Plaza Olvera

À PROPOS DE CE PROJET

On the 26 observations made, 15 of them include actors from different background. Almost all of them engaged people from different background, mainly White and Latinos. This is not surprising. The largest part of the users are Regulars (Latinos) or Tourists (White). The fact that the Plaza represent a historical and cultural site based on a (imaginary) Mexican past, attracts a great number of Latinos.

 

The Regulars are certainly the group which is mostly present there. Since they include a large part of aged (or retired) Latinos, it is not surprising that interactions involving individuals from different age group include people from 60 years old and more. Their presence at the Plaza is marked by flânerie and oisivity, which is a different rythm than the Tourists and the Marginals, always moving around. Furthermore, the Tourists evolve in groups, quite often supervised by a guide and under a tight schedule. The pattenrs of use of the Regulars and the Tourists are so different, it is unlikely that they interact together. Half of the interactions occurs between man and woman. On a regular week day, they can be noticed amongst the tourists (White) or with their lovers (Latinas). The fact that they come accompanied limits the opportunities for interaction. But this may also reflect the latina culture omnipresent on this site, for which public life is the matter of man.

 

Due to the strong presence of Regulars and their own rythms, encouraged activities and behaviors are quiet and discreet, such as people watching, reading, eating a snack, napping, discussing in small groups. Activities that are discouraged by other users, through a disapprobing look or a turned back, are quite the opposite : sleeping of a bench, screaming, running, coming in big numbers (except for school visits and tourists, because they are well supervised).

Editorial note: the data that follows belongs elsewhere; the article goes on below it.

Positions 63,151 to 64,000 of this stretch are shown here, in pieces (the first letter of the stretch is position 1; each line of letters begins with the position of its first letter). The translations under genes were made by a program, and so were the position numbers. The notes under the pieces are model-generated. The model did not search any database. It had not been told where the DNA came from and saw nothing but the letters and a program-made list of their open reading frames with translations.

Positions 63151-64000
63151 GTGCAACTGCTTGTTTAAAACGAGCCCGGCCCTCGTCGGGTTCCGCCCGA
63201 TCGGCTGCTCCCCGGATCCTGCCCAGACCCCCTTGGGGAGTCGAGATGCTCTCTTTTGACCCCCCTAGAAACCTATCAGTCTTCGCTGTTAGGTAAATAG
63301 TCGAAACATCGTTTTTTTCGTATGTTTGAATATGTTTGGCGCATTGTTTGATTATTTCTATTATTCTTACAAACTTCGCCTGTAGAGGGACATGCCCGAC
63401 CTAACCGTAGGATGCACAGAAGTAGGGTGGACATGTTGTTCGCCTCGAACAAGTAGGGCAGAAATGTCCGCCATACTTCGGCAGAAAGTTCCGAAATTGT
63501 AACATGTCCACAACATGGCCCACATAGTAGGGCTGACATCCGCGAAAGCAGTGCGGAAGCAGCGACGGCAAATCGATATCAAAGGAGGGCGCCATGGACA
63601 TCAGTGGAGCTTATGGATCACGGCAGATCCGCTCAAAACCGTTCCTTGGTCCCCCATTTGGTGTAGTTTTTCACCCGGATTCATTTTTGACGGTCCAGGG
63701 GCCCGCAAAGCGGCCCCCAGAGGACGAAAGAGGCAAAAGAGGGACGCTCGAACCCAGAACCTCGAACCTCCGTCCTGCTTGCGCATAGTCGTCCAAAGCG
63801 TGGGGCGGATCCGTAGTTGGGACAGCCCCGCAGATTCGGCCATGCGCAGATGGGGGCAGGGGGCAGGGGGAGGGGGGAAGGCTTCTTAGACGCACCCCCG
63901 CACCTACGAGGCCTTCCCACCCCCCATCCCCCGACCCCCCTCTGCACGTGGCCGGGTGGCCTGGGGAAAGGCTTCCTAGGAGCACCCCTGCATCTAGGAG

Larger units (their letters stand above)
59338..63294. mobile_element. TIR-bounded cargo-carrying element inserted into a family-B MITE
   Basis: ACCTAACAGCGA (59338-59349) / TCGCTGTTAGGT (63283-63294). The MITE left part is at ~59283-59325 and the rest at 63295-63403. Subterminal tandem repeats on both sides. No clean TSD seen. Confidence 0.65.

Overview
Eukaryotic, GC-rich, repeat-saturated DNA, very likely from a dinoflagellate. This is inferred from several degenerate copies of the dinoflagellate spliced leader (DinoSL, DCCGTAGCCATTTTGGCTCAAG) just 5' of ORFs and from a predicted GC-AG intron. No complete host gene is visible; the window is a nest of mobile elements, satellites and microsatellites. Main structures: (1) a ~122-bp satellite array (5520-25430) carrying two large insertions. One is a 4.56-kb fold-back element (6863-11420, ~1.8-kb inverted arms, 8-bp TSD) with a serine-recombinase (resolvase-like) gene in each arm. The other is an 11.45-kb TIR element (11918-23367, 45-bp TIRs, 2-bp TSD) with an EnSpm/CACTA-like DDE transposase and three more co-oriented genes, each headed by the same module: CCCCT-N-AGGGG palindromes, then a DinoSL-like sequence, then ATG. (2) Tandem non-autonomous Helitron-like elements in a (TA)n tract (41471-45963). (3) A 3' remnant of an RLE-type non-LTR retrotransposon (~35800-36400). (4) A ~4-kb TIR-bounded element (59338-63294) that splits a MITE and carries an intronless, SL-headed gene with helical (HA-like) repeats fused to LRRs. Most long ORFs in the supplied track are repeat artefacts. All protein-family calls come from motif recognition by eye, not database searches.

The Plaza Olvera represent this old Los Angeles, this plaza in the style of Old Mexico, a bit festive, a bit farniente. The Regulars are Latino men, discussing under the big Moreton Bay Fig tree, and contribute to give this space a particular southern colour. Rythms and non-verbal exchanges safeguard this atmosphere. Although totally constructed in the 1930s, the representational role of the Plaza for the Angelinos and the tourists is efficient, appreciated, and reproduced daily. There are few attempts to change this atmosphere. Contestation are punctuals, rare and quickly controlled by the Regulars.

 

Overall, the Plaza is a place very quiet, and not much generates mistrust. Incivilities are rare, so are inappropriated behaviors and violent interactions, despite the lack of formal control by guards or police officers. The atmosphere of the Plaza, its users, their rythms and movements imply the behavior to be adopted.

ABOUT THIS PROJECT

The Plaza Olvera represents this old Los Angeles. It is a plaza in the Old Mexico style, a bit festive, a bit farniente. Retired or soon-to-be retired Latino men compose the biggest group that frequents the plaza on a daily basis. Their presence at the Plaza is marked by flânerie and lounging around under the big Moreton Bay Fig trees, and lends this space a particular southern hue.

 

Due to their strong presence and their own rhythms, the Latino men encourage quiet and discrete activities and behaviour, such as people watching, reading, eating a snack, napping, discussing in small groups. This atmosphere was entirely created in the 1930s, and has been reproduced daily since then, thanks to the presence of those Latino men and to the many events organized on the site.

 

This is specifically what attracts many tourists, who have a very different rhythm and behaviour, quickly crossing the Plaza or coming in large groups. This is tolerated by the regular users, because they are supervised and under a tight schedule. The patterns of use of the regulars and the tourists are so different that it is unlikely that they will interact together. Generally speaking, screaming, running and coming in big numbers are discouraged, through a disapproving look or a turned back. But expressions of disapproval are brief, rare and quickly controlled by the regulars.

 

Overall, the Plaza is a very quiet place, and does not generate much mistrust. Incivilities are rare, and so are inappropriate behaviours and violent interactions, despite the lack of formal control by guards or police officers.